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More Training Info > Weighted Trail Running

FAQ: Weighted Trail Running

Q: I've been using a lightly weighted backpack when I go running for a while now as I enjoy the extra level of difficulty it brings and have assumed it helps increase stamina. Recently a good friend told me I should stop as it's bad for my back. I've never noticed any back problems after a run but I don't want to do anything that could result in injury. Do you have any thing to say on the subject?

A: First of all, perhaps of greater (or more immediate) concern than back issues would be the potential for twisted ankles or knee pain, depending on the terrain you are choosing to run on with a weighted pack. If you are on trails with roots, rocks, or other awkward footing, the added weight could throw you off balance more easily or slow you down so as to compromise cardio benefits. Being thrown off balance could also contribute to an increased chance of rolling or spraining your ankles. If you find that you are at all tentative while running, you could trip and fall, causing sprained wrists (especially from the added load to your torso), skinned hands or knees, or worse. Furthermore, if you are on trails with any elevation gain or loss, you may find that your knees experience greater soreness, at least initially, from the downhill portions of the run. However, this should diminish with practice and adaptation, just like in hiking, as the quads get used to the additional load.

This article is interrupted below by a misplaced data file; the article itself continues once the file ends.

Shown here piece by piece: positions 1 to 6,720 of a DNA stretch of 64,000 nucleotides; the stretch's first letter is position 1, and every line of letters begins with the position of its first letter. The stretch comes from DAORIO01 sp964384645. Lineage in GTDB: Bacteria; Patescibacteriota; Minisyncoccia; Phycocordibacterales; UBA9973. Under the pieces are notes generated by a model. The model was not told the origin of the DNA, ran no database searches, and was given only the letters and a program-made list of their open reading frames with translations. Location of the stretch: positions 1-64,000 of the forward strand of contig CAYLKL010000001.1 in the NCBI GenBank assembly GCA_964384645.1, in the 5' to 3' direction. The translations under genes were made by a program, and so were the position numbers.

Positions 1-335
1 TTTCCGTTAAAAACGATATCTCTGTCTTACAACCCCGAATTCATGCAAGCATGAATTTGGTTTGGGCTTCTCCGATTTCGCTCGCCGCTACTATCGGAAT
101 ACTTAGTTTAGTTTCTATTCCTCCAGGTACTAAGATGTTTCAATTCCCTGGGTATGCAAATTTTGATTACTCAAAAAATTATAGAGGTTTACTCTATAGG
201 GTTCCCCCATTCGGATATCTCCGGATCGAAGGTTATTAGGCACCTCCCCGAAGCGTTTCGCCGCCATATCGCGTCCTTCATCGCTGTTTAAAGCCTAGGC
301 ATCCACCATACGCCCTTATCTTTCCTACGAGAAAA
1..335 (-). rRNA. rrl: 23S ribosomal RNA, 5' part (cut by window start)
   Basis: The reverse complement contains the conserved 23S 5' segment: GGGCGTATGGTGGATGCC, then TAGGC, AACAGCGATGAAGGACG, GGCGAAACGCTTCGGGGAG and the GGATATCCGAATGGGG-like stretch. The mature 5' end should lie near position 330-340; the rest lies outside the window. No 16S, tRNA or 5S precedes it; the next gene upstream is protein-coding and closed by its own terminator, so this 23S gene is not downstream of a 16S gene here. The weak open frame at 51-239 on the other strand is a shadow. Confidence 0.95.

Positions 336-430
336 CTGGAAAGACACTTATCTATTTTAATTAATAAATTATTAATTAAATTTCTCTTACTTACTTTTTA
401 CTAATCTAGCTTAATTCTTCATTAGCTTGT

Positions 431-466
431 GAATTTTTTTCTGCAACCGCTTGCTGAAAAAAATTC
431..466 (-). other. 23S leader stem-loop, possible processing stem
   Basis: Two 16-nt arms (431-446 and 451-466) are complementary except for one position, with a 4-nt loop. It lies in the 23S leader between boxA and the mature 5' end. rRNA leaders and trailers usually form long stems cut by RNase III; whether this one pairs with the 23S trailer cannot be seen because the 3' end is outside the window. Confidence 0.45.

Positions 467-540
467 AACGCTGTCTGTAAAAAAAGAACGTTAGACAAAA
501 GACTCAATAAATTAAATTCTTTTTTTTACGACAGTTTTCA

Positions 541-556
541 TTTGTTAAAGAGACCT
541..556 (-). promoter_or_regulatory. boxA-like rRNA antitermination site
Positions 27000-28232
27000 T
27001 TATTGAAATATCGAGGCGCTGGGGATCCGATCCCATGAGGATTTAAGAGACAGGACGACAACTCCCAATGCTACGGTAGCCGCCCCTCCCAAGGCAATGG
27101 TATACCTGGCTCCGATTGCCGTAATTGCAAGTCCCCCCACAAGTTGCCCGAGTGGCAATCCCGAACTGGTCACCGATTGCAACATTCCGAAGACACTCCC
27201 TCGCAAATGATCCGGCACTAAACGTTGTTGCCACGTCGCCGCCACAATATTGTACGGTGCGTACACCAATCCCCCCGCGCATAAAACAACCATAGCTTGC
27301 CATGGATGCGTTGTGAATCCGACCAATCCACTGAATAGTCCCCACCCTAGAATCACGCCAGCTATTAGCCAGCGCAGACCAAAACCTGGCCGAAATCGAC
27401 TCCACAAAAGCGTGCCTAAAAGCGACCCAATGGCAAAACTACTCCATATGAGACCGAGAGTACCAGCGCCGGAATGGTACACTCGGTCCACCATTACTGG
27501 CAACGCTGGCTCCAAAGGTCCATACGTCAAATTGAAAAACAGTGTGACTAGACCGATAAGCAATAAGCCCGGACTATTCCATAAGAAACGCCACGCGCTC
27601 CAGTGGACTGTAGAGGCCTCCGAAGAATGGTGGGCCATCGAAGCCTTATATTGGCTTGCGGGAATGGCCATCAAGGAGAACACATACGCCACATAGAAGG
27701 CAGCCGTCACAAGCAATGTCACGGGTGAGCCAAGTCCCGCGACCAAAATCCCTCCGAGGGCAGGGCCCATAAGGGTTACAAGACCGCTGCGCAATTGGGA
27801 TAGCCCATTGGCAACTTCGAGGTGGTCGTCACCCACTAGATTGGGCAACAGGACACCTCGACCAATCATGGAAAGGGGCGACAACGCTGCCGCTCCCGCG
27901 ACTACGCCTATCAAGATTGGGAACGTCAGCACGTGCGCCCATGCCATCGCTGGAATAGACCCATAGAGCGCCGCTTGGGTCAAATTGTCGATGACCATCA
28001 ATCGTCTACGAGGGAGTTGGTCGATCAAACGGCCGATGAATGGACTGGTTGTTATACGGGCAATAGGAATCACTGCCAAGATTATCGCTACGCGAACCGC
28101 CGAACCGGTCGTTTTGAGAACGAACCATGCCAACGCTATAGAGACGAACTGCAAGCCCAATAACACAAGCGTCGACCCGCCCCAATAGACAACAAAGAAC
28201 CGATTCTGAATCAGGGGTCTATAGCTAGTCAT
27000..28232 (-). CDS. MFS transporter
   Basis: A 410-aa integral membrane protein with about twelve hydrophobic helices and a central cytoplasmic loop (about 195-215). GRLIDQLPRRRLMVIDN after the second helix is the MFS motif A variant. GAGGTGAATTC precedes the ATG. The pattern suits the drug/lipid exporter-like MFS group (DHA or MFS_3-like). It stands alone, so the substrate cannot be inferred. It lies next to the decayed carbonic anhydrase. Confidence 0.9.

As for back issues specifically, if you do not have a history of lower back pain, the main concern for you would be to make sure that the added pack weight does not change your gait or running stride in any way. Too much forward leaning (from weight too high up on the shoulders) can cause early lower back fatigue or strain. Try to keep the added weight low and close to the core and hips. By keeping abdominals and core muscles strong, you should be able to handle a light pack without back problems.

In other words, you CAN safely train with added pack weight, as long as you have a fanny pack or day pack that is close-fitting so that it doesn't throw you (or your core body) off balance. Be sure that you do not increase the weight too quickly. It might also be a good idea to alternate days of weighted versus unweighted runs, or even to include a few low- or non-impact days (something other than running), so you do give your back, hips, knees and feet sufficient rest.


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